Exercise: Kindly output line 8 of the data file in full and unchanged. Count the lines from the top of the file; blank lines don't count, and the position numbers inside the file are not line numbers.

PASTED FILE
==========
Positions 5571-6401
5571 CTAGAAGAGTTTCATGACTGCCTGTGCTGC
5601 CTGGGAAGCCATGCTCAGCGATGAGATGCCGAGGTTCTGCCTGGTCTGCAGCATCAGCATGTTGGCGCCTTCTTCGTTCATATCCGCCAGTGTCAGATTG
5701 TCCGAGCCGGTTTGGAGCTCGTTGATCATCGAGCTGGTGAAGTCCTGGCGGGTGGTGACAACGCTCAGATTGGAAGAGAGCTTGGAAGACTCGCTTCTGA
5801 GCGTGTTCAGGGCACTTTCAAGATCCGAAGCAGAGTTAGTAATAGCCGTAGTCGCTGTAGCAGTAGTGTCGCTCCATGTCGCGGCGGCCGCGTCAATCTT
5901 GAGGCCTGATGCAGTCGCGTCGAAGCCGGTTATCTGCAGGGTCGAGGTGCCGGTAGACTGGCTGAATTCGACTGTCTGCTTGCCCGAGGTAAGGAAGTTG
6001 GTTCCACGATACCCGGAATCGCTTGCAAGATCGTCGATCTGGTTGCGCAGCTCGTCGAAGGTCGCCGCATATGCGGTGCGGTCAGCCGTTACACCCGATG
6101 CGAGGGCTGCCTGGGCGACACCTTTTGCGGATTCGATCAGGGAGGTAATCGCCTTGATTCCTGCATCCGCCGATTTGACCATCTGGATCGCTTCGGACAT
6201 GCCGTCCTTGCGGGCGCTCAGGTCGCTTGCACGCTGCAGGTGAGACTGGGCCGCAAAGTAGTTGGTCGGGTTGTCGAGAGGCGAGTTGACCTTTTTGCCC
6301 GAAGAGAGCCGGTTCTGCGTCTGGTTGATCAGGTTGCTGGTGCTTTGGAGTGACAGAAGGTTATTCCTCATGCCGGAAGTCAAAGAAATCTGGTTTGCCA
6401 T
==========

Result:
6101 CGAGGGCTGCCTGGGCGACACCTTTTGCGGATTCGATCAGGGAGGTAATCGCCTTGATTCCTGCATCCGCCGATTTGACCATCTGGATCGCTTCGGACAT